When healthcare employers fail to recognize the association between RN staffing and patient outcomes, laws and regulations become necessary, the American Nursing Association argues.
An existing federal regulation (42CFR 482.23(b)) requires hospitals certified to participate in Medicare to “have adequate numbers of licensed registered nurses, licensed practical (vocational) nurses, and other personnel to provide nursing care to all patients as needed.” “This nebulous language and the continued failure of Congress to enact a federal law — ‘The Registered Nurse Staffing Act’ — has left it to the states to ensure that staffing is appropriate to meet patients’ needs safely,” the ANA states on its website. (http://bit.ly/1vmQMzI)
According to the ANA, state staffing laws tend to fall into one of three general approaches:
• Require hospitals to have a nurse-driven staffing committee which creates staffing plans that reflect the needs of the patient population and match the skills and experience of the staff.
• Mandate specific nurse-to-patient ratios in legislation or regulation.
• Require facilities to disclose staffing levels to the public and/or a regulatory body.
The ANA supports a legislative model in which nurses are empowered to create staffing plans specific to each unit. “This approach aides in establishing staffing levels that are flexible and account for changes; including intensity of patient’s needs, the number of admissions, discharges and transfers during a shift, level of experience of nursing staff, layout of the unit, and availability of resources (ancillary staff, technology etc.),” the ANA states.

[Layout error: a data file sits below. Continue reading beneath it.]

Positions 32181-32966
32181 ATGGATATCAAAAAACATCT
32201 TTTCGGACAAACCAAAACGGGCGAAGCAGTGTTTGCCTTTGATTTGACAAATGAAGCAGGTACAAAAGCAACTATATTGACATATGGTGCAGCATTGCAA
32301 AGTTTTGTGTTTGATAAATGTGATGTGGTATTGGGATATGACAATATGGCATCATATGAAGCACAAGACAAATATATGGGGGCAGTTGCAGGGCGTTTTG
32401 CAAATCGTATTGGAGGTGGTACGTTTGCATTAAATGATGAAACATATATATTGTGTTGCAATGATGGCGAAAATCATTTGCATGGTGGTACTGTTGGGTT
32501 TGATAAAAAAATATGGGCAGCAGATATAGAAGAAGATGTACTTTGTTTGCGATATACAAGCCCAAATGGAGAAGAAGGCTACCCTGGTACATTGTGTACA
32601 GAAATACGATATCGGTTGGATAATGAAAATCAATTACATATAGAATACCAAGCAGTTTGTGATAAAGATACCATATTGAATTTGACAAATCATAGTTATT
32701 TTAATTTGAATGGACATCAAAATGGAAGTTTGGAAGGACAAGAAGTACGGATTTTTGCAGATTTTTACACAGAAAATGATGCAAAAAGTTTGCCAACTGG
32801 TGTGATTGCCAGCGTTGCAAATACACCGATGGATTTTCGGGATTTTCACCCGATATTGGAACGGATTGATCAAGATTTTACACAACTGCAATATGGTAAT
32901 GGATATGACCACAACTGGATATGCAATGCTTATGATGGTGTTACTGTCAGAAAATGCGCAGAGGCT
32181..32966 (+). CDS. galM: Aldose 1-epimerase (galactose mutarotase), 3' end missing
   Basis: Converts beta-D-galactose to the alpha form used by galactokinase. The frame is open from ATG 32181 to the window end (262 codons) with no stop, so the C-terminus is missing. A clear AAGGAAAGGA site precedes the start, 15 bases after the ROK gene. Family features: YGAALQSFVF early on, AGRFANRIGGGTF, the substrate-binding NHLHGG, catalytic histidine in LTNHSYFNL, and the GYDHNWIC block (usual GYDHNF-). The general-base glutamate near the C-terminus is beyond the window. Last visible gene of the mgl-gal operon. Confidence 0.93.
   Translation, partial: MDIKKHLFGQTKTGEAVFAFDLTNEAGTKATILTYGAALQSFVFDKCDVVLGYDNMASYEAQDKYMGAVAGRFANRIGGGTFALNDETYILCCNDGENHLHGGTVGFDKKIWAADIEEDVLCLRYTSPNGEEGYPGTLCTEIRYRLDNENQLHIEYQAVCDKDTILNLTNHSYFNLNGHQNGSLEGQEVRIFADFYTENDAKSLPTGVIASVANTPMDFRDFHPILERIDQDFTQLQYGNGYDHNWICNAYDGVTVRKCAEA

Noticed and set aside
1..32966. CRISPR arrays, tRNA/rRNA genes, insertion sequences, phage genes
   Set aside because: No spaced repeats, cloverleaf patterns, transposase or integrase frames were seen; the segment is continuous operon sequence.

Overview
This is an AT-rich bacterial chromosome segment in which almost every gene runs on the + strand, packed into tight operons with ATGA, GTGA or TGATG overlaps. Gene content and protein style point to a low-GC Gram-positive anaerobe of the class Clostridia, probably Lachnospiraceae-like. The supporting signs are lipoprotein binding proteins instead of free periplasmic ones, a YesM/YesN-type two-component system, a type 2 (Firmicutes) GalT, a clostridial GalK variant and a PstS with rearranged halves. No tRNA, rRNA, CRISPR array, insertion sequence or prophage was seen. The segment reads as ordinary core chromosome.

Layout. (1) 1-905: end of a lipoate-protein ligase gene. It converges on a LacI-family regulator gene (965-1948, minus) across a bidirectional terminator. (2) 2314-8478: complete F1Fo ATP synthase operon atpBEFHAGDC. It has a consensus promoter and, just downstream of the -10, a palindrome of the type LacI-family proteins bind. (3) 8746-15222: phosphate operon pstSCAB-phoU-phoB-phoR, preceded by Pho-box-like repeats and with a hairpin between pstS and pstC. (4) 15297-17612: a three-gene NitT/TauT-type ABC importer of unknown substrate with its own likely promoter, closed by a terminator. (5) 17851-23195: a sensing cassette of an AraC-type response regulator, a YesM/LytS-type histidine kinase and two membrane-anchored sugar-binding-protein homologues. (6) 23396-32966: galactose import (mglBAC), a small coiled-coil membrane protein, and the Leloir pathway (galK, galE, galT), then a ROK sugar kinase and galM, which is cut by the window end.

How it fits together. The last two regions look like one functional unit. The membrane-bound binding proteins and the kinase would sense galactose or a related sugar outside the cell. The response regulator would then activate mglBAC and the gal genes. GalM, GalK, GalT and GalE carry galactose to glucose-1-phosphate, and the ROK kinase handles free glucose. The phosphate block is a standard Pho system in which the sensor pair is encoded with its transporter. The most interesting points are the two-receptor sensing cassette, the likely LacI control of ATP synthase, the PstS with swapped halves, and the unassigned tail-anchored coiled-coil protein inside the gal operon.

The ANA summarizes the situation as follows:
• Thirteen states currently have addressed nurse staffing in hospitals in law or regulations: CA, CT, IL, MN, NV, NJ, NY, OH, OR, RI, TX, VT, and WA. Of these, seven require hospitals to have staffing committees responsible for plans and staffing policy: CT, IL, NV, OH, OR, TX, WA. In addition, five states require some form of disclosure and/or public reporting of staffing levels: IL, NJ, NY, RI, VT.
• California is the only state that stipulates in law and regulations a required minimum nurse-to-patient ratio to be maintained at all times by unit.
• Massachusetts passed a law specific to the ICU requiring a 1:1 or 1:2 nurse-to-patient ratio depending on stability of the patient.
• Minnesota requires that a chief nursing officer or designee develop a core staffing plan with input from others. The requirements are similar to Joint Commission standards.
• New Mexico charged specific stakeholder groups to recommended staffing standards to the legislature in 2012. The department of health is to collect information about the hospitals that adopt standards and report the cost of implementing an oversight program.
• North Carolina requested a study on the use of mandatory overtime as a staffing tool in 2009, but no subsequent action taken.
• Washington, D.C. and Maine passed legislation in 2004, but the staffing mandate was later removed in both states.